Physiological Correlates of Psi Phenomena Pilot Study of EEG and PK | W.J. Ross Dunseath

One area of study at the Westphal Neuroimaging Lab is the acquisition of physiological data corresponding to psi events. Despite the fact that psi itself does not appear to be a brain process, or explainable in classical-physics terms, there is every reason to suppose that its expressions depend upon conditions in the body and especially in the brain. It is known, for example, that spontaneous psi experiences occur disproportionately in dreams and hypnagogic or twilight-zone states, and in various other altered states of consciousness (Kelly & Locke, 1981). We hypothesize that neuroimaging studies of performance in controlled psi tasks by subjects preselected for ability to succeed at those tasks or to enter the relevant states will reveal more detailed correlations of this sort.

Data collection for a pilot study pairing high density (32–128 channels) EEG with electronic PK sensors especially adapted for use in physiological studies was recently completed and data analysis is underway. Although one type of sensor was the main focus of the study, data was gathered from several other sensors as well, including a 3-axis magnetometer, Geiger Counter, force detector, temperature sensor, RNG, and an array of resistors. The study used a computer-controlled protocol of timed trials paced by audio commands, with audio feedback on the state of the target sensor provided at the end of each PK trial. Sixty-eight experiments with human participants were run, with a total of seven significant outcomes. Five of these had p-values less than 0.025, yielding p = 0.029 overall for the series. In contrast, no significant outcomes were ob- served in twenty-five experiments run without human participants. Preliminary results in EEG show differences between PK and rest conditions in EEG power spectra, but most of the analysis remains to be done at the time of this writing.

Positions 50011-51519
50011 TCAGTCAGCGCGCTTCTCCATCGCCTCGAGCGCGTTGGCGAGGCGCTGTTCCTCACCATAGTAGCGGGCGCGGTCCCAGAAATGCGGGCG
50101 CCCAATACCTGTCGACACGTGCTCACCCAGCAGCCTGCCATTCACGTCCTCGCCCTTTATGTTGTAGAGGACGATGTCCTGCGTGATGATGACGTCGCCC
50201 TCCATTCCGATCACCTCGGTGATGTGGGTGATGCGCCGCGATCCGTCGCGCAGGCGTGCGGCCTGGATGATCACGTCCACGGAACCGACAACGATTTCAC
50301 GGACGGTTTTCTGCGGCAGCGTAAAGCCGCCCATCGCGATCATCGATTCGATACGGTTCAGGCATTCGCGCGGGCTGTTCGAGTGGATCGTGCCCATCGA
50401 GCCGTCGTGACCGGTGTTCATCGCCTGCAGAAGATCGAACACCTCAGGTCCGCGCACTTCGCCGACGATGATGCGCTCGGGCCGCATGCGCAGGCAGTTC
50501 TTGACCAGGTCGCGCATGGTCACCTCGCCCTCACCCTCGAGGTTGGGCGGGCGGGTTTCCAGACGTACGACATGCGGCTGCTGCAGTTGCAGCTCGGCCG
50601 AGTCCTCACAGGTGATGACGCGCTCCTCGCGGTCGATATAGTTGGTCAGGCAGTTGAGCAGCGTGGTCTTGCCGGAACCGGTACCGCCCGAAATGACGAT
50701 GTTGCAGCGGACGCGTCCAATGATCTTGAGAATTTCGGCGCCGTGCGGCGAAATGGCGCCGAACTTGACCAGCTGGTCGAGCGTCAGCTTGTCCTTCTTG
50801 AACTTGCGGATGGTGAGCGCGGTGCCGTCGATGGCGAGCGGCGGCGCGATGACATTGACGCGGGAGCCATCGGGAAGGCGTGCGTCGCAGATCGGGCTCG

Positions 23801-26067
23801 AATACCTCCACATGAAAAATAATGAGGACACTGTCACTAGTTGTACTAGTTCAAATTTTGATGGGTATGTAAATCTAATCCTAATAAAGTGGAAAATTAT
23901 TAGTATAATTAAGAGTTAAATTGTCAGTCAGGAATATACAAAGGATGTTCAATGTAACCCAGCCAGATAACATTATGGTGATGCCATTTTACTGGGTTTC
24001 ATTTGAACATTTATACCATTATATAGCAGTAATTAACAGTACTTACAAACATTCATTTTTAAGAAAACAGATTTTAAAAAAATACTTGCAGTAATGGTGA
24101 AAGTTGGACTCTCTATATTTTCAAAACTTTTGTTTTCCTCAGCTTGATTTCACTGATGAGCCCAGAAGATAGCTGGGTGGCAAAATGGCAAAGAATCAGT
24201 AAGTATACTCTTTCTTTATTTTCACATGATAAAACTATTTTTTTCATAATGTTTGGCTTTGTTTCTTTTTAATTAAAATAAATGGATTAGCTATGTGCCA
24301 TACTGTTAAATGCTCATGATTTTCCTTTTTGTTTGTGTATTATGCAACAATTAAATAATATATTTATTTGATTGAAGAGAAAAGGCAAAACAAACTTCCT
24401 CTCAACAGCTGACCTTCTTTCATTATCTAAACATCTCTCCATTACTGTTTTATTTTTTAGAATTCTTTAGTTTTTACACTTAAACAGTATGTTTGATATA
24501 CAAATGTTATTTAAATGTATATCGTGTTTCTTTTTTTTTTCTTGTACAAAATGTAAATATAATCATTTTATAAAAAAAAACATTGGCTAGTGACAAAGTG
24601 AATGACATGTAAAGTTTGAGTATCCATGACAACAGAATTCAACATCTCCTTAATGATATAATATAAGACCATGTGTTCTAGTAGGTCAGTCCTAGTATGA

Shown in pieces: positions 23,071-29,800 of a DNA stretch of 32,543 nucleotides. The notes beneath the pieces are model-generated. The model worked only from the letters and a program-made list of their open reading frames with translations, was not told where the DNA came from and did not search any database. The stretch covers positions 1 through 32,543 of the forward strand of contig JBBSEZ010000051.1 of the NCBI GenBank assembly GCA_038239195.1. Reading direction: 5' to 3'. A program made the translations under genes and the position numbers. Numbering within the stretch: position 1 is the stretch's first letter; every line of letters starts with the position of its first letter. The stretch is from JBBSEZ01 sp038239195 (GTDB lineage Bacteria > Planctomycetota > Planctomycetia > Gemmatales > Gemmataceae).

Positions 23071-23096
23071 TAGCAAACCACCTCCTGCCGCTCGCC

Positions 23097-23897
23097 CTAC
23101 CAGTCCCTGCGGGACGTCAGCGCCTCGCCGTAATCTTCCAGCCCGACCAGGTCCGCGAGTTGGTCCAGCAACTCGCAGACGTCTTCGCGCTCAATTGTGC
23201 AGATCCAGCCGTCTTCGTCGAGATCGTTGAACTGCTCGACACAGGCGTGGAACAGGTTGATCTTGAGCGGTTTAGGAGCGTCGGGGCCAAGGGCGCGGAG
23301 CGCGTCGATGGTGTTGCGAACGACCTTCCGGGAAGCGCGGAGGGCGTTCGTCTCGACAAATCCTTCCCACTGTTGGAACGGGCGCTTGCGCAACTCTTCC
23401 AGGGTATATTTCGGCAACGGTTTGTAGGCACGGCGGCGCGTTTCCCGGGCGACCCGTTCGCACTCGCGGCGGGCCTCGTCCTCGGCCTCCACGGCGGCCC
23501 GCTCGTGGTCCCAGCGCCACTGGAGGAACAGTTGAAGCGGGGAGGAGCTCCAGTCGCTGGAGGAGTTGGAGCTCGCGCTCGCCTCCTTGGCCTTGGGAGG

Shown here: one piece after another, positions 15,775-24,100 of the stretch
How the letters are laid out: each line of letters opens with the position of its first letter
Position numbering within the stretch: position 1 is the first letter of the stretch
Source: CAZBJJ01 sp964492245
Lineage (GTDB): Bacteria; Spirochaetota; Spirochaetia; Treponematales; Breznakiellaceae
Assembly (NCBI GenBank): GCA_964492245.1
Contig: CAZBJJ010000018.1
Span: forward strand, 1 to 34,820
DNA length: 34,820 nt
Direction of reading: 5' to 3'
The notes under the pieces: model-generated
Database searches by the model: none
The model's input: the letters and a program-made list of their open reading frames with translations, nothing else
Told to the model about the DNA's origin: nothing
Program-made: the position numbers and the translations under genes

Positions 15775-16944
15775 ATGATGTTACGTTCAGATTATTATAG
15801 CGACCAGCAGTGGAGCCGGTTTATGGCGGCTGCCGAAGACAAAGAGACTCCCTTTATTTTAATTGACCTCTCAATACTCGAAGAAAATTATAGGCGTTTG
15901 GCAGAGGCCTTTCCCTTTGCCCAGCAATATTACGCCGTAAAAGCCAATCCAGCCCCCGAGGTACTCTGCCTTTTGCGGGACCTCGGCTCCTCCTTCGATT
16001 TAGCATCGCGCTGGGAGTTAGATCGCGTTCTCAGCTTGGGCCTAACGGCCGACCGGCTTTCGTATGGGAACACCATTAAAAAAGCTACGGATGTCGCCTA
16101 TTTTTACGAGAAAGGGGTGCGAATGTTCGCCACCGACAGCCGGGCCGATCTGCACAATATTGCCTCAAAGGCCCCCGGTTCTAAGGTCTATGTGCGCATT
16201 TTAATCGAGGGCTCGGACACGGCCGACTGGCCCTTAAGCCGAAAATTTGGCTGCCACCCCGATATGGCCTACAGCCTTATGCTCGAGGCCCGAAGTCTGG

W.J. Ross Dunseath, Ph.D., is Co-director with Edward Kelly of the Westphal Neuroimaging Laboratory, under the auspices of Cedar Creek Institute and the Division of Perceptual Studies at the University of Virginia. He has long collaborated with Edward Kelly in both psi and neurophysiology research, including the use of high- resolution EEG and fMRI techniques to investigate adaptation of human somatosensory cortex to natural tactile stimuli. A by-product of that collaboration was his development of the world’s first truly fMRI-compatible EEG system.

Recorded at the 34th annual SSE Conference in 2015 at the Hilton Washington DC/Rockville hotel.

Join the SSE to support to support the Society’s commitment to maintain an open professional forum for researchers at the edge of conventional science:

The SSE provides a forum for original research into cutting edge and unconventional areas. Views and opinions belong only to the speakers, and are not necessarily endorsed by the SSE.

Published on November 19, 2018